The two police officers sat down on the facing sofa, and Tom Douglas took a deep breath. It was clear that he wasn’t enjoying this moment.

‘I’m so very sorry that we weren’t here when you arrived home, and that you had to run the gauntlet of the press out there. It must have been a very stressful experience, and I’m not at all surprised that you’re feeling a bit shaky. I know you’ve heard that your husband was found dead this afternoon in your London home, and you have our deepest sympathy for your loss.’

Laura closed her eyes and clamped her top lip between her teeth to stop it from trembling. She dropped her chin to her chest in a vain attempt to hide her lack of control. The tissue that had remained clutched in her hand was somehow torn to shreds in her lap. She had no recollection of doing that, and now her nose was starting to run. Bundling the bits into a ball, she attempted to wipe her eyes and nose. She felt a clean tissue being pressed into her hand, and knew she was being rude to not thank the thoughtful young sergeant. But she couldn’t bring herself to look at them, or to speak. She just held the tissue to her streaming eyes and nose.

The Chief Inspector began to talk again, and she tried to concentrate on what he was saying.

‘Police officers were called to the apartment in Egerton Crescent at around two pm following a call from a Mrs Beryl Stubbs, who had discovered your husband’s body about an hour earlier.’

She looked up sharply, her hands dropping to her lap.

‘Beryl? What on earth was
she
doing there on a Saturday afternoon?’

The sergeant answered.

‘She came to pick up her purse, but it was helpful having her there to be honest. She told us how we might find out where you were. We did try to catch you at the airport - there was supposed to be an announcement on your flight, but I gather you didn’t come forward. I’m sorry we missed you. We could perhaps have saved you some distress.’

Laura managed a barely audible response.

‘I’m afraid I slept all the way home. I didn’t hear any announcement.’

At that moment, the shrill peal of the doorbell shattered the quiet of the house.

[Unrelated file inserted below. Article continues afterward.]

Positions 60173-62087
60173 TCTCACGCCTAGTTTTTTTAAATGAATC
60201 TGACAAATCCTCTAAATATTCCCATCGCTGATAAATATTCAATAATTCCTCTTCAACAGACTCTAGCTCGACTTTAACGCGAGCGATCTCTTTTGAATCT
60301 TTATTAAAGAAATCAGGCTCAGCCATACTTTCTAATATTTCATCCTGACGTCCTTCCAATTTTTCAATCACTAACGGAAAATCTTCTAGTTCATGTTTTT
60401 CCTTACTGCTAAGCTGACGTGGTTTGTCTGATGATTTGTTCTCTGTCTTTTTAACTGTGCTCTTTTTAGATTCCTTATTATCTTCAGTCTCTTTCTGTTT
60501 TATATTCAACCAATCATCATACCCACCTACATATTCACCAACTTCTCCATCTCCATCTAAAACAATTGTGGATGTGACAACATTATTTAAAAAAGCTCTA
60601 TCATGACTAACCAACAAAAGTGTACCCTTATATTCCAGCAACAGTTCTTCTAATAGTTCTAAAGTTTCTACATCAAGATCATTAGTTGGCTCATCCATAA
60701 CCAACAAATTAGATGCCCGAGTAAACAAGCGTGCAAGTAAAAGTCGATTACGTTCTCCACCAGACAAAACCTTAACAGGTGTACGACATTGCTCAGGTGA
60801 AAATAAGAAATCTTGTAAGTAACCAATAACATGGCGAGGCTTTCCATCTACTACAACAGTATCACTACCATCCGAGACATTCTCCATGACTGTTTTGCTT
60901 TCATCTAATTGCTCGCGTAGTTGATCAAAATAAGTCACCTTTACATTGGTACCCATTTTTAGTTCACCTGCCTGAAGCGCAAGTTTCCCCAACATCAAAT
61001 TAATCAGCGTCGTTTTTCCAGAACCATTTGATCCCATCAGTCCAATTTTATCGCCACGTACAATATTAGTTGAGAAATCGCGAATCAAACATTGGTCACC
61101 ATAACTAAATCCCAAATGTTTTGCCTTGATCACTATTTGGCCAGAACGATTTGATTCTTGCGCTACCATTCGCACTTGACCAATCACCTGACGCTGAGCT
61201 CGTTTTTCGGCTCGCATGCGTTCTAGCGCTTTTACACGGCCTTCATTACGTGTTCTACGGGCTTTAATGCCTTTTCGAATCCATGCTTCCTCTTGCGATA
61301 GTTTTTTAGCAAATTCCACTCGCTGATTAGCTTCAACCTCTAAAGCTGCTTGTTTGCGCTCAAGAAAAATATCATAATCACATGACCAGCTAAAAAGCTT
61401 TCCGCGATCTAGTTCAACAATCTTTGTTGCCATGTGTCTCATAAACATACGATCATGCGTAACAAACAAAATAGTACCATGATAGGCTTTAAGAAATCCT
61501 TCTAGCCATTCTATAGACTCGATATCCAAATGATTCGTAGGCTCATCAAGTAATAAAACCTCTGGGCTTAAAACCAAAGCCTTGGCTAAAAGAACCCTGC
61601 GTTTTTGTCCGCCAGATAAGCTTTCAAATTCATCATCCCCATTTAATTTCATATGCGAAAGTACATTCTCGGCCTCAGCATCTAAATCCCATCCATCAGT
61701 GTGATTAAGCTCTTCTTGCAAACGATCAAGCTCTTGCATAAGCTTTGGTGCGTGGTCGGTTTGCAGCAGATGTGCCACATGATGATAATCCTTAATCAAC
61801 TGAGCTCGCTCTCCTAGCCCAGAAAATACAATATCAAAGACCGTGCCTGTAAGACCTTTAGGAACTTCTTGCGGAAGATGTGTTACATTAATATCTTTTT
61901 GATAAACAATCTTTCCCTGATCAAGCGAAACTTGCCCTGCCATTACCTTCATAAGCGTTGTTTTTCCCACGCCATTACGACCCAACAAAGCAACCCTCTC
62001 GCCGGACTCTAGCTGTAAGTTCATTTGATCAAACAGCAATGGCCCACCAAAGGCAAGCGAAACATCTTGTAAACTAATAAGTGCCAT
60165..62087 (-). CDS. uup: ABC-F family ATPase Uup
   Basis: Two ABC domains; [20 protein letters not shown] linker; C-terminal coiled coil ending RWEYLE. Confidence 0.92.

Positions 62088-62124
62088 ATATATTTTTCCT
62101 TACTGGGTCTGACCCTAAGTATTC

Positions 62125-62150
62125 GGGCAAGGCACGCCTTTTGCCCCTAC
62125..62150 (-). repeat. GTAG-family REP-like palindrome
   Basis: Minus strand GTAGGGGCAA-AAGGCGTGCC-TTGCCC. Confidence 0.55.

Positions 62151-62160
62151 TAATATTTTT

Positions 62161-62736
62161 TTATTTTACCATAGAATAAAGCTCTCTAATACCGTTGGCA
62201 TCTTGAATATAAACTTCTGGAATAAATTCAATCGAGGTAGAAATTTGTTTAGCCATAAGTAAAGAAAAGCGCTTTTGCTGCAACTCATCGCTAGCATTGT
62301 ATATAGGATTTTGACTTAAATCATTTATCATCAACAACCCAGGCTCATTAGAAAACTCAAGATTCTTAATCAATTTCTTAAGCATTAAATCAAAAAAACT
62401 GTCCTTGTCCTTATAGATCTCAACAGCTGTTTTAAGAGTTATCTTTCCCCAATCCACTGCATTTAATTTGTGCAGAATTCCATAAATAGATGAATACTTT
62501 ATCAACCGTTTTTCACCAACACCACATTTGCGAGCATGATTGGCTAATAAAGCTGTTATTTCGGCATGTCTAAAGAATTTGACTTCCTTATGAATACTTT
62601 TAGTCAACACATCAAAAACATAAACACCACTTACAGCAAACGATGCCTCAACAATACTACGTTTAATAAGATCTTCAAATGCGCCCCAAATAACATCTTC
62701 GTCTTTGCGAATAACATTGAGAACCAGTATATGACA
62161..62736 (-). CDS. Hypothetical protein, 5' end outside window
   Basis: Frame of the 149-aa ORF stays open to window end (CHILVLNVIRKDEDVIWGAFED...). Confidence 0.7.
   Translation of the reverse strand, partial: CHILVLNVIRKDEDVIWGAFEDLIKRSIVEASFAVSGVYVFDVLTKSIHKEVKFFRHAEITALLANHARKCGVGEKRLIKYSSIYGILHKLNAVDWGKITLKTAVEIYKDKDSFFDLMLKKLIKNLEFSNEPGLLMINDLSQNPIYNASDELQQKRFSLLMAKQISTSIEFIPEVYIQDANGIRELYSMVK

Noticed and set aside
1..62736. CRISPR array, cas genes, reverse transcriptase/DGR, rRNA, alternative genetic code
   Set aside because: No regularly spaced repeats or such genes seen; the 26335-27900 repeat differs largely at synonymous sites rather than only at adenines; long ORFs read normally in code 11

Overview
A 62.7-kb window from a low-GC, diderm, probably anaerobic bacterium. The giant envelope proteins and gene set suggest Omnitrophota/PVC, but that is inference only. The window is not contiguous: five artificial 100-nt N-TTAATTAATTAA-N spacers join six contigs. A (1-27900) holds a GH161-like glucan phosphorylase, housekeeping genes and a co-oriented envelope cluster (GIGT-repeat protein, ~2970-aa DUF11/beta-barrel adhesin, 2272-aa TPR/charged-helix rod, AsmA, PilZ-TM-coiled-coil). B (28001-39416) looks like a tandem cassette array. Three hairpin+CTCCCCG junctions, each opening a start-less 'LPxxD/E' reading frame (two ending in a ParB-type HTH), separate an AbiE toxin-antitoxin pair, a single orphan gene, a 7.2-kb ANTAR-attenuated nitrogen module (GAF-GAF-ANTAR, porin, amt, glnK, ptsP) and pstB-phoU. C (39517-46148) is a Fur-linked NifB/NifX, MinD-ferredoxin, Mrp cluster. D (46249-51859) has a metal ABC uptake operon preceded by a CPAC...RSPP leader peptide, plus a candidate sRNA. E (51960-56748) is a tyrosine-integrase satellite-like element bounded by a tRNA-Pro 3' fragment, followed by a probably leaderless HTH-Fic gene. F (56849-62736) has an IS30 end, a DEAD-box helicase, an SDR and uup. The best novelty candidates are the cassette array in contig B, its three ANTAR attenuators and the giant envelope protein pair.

‘I’ll go.’ Becky said.

Laura could feel the Chief Inspector’s eyes on her. But she said nothing. Not even when the sergeant and the DCS entered the drawing room did she feel able to speak. She simply gave a fleeting look at the new arrival, and then returned her gaze to her hands, which were tightly clasped around the now soggy ball of tissue.

‘Lady Fletcher, I’m James Sinclair. I do apologise for my delay in getting here. May I offer my sincere condolences on your loss. Your husband was a great man, and was much loved in this country and elsewhere in the world.’

Laura felt her body jolt at the policeman’s words.

‘I’m also sorry to say that the minute you drove through the gates it provided a signal to the media to go public. Given your husband’s profile, I’m afraid it’s bound to be given priority coverage. We’re informing Sir Hugo’s former wife, but is there anybody else that you would like us to notify on your behalf?’

Laura knew she should respond, but somehow the words just wouldn’t come. All she could do was shake her head.

‘I know that my two colleagues here have hardly had a chance to talk to you, but we will need to ask you some questions, I’m afraid.’

The DCS paused and glanced at his colleagues.

‘We still don’t know exactly how your husband died, but we do have to treat his death as suspicious. We’ll have to wait for the results of the post-mortem, but some new evidence has just come to light that strongly suggests foul play. You’re probably aware that the faster we act in such a case, the more chance there is of finding the perpetrator of this monstrous crime.’

Fighting hard to keep her feelings in check, Laura glanced up briefly. She was conscious that both the other police officers were looking at the DCS with interest.

At that moment, a woman officer pushed the door open and brought in a tray of tea. The conversation paused briefly whilst the tea was poured, and she was grateful for the respite. She needed to retain some vestige of self-control until they left, but at least the shaking had stopped.

James Sinclair was the first to break the silence.

‘I’m sorry Lady Fletcher, but we also need to ask you to identify the body. This is just a formality, but it has to be done. The post-mortem is scheduled for tomorrow morning. I would prefer you to see him beforehand, but that would mean you coming in first thing.’

‘I don’t sleep much, Chief Superintendent. Just tell me where and when.’ Laura felt herself fading. The stress was wearing her out. She was keeping her emotions under control, but just barely. She just needed them to leave.